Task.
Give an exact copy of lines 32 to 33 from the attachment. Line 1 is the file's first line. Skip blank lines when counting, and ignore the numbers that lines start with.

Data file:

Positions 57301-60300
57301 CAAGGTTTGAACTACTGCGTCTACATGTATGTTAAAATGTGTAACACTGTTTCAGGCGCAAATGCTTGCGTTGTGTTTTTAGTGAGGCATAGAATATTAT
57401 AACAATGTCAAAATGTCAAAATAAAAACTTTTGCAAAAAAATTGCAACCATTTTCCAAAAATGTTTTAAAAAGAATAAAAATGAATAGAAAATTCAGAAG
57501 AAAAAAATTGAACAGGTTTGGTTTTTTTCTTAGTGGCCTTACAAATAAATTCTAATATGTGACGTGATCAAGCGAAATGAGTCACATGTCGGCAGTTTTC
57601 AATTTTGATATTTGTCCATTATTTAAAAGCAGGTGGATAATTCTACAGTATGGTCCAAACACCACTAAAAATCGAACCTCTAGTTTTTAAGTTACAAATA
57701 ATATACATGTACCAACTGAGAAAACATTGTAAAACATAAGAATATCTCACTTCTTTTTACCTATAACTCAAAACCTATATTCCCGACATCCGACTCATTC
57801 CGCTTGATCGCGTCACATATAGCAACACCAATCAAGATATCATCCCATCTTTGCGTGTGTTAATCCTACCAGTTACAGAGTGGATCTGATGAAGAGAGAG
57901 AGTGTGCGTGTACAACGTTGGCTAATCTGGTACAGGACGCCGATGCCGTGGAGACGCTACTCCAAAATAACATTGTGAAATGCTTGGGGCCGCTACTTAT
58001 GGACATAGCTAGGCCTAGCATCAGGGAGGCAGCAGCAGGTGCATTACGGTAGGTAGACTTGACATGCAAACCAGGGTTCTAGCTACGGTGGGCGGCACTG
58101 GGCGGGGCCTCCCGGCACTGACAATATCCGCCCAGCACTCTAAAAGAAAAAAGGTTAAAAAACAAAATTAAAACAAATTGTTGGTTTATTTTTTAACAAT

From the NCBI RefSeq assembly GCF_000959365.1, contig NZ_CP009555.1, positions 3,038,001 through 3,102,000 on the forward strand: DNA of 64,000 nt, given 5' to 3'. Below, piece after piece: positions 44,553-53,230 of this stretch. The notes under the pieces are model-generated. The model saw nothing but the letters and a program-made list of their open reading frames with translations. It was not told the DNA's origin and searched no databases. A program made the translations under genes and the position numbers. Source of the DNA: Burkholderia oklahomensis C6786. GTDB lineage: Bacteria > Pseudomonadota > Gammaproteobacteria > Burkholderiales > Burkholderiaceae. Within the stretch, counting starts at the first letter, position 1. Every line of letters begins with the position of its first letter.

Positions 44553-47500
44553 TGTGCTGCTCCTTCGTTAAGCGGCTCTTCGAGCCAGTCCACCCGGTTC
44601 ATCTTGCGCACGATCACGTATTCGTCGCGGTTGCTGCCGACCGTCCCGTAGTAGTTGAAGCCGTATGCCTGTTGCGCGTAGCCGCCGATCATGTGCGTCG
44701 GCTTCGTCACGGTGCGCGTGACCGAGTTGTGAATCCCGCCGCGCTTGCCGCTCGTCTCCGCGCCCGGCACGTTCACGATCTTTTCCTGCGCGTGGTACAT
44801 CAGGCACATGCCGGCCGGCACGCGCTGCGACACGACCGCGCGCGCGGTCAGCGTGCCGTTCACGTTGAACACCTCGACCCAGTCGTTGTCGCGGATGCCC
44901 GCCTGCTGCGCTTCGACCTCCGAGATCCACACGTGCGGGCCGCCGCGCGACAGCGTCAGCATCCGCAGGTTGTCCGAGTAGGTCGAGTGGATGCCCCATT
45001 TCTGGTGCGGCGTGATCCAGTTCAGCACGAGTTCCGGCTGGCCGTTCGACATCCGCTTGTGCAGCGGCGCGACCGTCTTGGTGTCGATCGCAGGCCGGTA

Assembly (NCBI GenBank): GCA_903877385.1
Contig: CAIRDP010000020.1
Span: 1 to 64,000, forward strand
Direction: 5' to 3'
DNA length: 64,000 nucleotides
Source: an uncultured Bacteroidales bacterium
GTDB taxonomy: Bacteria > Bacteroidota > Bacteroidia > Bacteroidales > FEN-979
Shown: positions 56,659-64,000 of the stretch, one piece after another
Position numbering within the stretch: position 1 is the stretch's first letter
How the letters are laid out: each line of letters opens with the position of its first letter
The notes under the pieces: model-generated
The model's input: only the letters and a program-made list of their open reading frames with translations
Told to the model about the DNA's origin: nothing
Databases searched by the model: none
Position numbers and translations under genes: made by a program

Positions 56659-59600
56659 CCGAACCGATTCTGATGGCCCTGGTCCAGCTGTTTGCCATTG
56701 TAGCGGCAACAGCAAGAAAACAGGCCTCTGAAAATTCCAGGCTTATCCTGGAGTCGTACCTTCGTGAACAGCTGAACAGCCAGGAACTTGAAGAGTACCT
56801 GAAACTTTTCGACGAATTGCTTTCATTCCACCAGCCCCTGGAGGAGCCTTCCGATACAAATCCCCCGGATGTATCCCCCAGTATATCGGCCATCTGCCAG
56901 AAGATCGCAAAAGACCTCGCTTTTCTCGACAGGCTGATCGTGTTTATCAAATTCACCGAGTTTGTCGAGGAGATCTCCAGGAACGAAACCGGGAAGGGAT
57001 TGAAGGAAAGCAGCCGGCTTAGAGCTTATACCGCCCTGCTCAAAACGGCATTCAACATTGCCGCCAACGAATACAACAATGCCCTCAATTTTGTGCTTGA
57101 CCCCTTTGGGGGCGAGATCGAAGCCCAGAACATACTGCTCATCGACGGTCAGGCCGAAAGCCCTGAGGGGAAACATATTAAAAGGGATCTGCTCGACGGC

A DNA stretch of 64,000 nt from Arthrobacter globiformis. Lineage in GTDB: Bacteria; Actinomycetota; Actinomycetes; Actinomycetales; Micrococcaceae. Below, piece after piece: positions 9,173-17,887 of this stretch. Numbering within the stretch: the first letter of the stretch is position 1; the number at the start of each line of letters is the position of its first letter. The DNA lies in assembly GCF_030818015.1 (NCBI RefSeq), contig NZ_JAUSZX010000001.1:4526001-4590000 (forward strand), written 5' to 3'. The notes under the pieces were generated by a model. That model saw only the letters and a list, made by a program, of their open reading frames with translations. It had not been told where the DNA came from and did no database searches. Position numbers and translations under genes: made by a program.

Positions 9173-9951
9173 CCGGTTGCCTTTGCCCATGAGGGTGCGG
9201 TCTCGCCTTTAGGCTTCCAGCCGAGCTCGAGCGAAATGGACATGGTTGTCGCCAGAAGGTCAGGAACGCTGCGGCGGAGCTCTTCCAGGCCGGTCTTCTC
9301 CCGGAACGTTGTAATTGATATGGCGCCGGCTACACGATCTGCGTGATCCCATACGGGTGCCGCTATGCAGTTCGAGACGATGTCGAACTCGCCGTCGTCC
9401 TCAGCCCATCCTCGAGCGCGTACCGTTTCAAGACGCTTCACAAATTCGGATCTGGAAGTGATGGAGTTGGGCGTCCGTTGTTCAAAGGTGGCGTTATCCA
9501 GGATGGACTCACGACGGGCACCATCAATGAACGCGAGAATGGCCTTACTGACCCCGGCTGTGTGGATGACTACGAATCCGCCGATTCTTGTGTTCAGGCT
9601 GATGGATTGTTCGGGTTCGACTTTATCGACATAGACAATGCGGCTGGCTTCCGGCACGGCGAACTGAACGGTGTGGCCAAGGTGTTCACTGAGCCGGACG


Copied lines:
Databases searched by the model: none
Position numbers and translations under genes: made by a program